Friday, July 30, 2010

Free Bird in a Cage

. . . vain is the salvation of man!
With God we shall do valiantly;
it is he who will tread down our foes.

It is crucial, yet so difficult in a crisis, to remember to look to my only true hope! My dearest friend or most loving family member may be unable to release me from my limitations, but help is a heartbeat away. I'm free at a moment's notice to go straight to the source of immediate, life-changing power.

Today's reading was a great reminder to keep my eyes on Jesus when frustration sets in and I feel stuck in the muck. My prayer for you is that you will remember to call on God, "with whom we shall do valiantly." I pray you will see Him at work treading down your foes right before your very eyes.

God's way of helping is a sight to see, surprising and ironic. Today's New Testament section (Acts 28:16-31) is a prime example of the laugh-out-loud humor that happens when God decides to turn the tables. The apostle Paul was preaching the gospel from a protected position as a prisoner under Roman guard, just like a cartoon Tweety bird safely out of reach of a hungry cat.

Technically Paul was the one in the cage, but for all practical purposes the Jews were his captive audience, taunted like Sylvester, with their mouths watering, but powerless to pounce. Though they wished Paul dead, they had to listen to his arguments. They couldn't touch or harm him in any way while he awaited his day in court.

May the good news have free reign in your heart and in our mouth, even if you feel you are weighed down by chains of doubt and dilema. May the Holy Spirit empassion you and me to take in, and dispense, the truth of the Word day by day. May his joy lift your heart till you feel as light and happy as a certain little yellow-feathered friend!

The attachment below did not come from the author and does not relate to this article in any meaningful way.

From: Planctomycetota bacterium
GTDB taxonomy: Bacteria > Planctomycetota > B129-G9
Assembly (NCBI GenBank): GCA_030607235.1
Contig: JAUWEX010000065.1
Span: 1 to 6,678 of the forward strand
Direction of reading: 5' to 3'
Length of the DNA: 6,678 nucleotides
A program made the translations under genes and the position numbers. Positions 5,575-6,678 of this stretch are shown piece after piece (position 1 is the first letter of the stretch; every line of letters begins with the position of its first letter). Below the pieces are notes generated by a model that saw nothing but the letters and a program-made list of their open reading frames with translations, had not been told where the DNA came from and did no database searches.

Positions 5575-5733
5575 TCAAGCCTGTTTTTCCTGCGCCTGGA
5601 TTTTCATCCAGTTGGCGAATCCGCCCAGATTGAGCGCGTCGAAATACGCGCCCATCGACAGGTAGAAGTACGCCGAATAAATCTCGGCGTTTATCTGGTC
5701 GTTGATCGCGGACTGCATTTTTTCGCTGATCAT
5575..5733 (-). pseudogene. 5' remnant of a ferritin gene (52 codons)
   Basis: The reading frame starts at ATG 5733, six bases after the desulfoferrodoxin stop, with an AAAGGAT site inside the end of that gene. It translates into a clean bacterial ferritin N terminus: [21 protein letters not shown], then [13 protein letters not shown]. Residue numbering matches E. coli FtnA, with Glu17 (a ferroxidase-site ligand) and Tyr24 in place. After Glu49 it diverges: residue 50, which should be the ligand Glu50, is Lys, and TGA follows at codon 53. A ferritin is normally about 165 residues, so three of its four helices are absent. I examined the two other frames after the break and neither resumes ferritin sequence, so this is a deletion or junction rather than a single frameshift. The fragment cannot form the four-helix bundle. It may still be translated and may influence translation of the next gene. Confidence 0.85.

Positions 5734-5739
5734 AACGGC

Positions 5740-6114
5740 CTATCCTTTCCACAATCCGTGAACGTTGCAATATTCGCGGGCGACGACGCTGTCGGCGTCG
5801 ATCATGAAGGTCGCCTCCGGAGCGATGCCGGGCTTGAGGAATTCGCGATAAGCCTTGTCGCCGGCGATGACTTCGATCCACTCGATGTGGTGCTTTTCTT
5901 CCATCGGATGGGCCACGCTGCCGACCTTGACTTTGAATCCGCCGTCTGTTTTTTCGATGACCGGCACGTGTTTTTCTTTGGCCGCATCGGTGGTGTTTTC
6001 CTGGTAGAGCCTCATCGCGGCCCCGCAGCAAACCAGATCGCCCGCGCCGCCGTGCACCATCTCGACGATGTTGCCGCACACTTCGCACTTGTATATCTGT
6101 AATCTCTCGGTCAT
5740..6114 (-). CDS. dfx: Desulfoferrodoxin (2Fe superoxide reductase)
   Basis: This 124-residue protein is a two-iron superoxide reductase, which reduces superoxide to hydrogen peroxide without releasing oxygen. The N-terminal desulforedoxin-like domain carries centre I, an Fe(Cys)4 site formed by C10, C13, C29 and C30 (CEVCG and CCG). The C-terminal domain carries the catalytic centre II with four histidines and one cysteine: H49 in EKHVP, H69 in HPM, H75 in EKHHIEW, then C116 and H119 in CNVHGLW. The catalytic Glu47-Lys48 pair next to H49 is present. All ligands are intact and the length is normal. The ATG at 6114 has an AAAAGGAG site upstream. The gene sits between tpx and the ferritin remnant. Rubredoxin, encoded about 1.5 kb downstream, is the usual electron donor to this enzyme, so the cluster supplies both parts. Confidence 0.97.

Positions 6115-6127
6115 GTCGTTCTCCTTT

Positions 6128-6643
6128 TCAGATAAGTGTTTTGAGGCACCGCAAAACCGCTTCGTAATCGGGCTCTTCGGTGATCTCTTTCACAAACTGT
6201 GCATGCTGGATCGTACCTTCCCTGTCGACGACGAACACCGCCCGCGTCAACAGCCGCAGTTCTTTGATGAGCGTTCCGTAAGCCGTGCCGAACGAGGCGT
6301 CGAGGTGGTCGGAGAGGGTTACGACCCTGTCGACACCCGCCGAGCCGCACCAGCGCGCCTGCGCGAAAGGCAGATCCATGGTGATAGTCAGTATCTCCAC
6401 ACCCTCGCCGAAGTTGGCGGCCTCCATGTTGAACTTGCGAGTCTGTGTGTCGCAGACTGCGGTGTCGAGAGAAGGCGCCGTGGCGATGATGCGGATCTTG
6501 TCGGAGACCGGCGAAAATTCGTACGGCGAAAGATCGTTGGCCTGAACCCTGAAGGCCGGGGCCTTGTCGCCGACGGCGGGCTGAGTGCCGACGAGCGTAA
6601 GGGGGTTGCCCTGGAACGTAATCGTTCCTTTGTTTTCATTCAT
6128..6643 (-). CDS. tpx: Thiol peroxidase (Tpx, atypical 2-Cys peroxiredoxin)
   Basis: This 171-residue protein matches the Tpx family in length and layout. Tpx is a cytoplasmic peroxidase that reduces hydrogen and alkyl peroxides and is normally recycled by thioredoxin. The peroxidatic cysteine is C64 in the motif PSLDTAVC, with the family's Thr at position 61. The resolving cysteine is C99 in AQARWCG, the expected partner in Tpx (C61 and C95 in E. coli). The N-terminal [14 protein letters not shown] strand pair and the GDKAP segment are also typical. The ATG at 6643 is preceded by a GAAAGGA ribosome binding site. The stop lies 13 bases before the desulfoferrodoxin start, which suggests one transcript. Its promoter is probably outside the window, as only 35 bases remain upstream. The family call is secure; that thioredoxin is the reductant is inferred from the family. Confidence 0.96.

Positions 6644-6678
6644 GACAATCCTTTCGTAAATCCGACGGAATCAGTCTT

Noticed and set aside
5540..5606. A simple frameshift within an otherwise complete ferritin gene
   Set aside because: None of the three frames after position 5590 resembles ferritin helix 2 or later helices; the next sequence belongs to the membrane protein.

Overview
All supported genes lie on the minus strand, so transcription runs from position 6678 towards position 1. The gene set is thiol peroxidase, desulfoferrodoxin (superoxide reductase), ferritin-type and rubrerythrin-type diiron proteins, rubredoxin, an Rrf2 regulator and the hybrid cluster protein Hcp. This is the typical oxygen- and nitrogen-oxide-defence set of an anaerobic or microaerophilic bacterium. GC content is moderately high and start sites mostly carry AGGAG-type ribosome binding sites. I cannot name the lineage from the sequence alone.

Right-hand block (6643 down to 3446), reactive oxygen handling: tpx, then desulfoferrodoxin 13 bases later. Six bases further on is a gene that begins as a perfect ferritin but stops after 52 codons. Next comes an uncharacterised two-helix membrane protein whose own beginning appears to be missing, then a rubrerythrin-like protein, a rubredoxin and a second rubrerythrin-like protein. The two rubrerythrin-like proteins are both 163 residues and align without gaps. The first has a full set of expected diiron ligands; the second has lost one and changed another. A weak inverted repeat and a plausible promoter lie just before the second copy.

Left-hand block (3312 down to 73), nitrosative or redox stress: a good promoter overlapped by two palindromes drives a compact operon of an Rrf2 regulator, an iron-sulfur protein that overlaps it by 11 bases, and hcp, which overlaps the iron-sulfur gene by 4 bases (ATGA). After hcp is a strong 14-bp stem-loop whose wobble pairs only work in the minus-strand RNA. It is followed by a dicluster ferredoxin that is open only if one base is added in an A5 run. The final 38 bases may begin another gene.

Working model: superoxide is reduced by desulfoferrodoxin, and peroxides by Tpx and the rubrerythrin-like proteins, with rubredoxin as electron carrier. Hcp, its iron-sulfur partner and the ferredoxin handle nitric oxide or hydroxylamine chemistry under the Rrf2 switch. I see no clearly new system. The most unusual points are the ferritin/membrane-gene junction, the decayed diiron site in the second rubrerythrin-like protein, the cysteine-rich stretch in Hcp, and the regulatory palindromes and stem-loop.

Saturday, July 10, 2010


Paul and his group were stopped repeatedly, even though they were doing exactly what God told 'em to do. They were trying to share the good news, and must have wondered what in the world was going on when they were blocked at every turn. All the delays were necessary, though, to put Paul in the mood to see what God really had in mind:

And they went through the region of Phrygia and Galatia,
having been forbidden by the Holy Spirit to
speak the word in Asia.

And when they had come up to Mysia,
they attempted to go into Bithynia,

but the Spirit of Jesus did not allow them.
So, passing by Mysia, they went down to Troas.
And a vision
appeared to Paul in the night:
a man of Macedonia was standing there,

urging him and saying,
“Come over to Macedonia
and help us.”

- Acts 16:6-9

Forbidden to speak the word in Asia?! That seems pretty strange in light of the Great Commission. Obviously God didn't intend for the Gospel to be off-limits to the Asian people, to the people of Bithynia, or anybody else. One of the most basic tenets of the Christian faith is that the good news of Jesus is for EVERYONE.

At that particular moment, however, God had something specific in mind for Paul and his little Gospel road show. The Good News bus was stopped dead in its tracks, but not for long. On close inspection, what appeared to be senseless roadblocks were actually helpful STOP SIGNS, indications to look and listen for direction.

The next time you feel like you're doing nothing but spinning your wheels, I pray that you'll be blessed with the presence of mind to calmly pause and read the Spirit signs. When you encounter delays that just don't make sense as you're trying our best to follow the right road, don't take it personally. Remember that there's specific direction at those stop signs of life.

And though the Lord give you
the bread of adversity and the water of affliction . . .
your ears shall hear a word behind you, saying,
“This is the way, walk in it,”
when you turn to the right
or when you turn to the left.
- Isaiah 30:20-21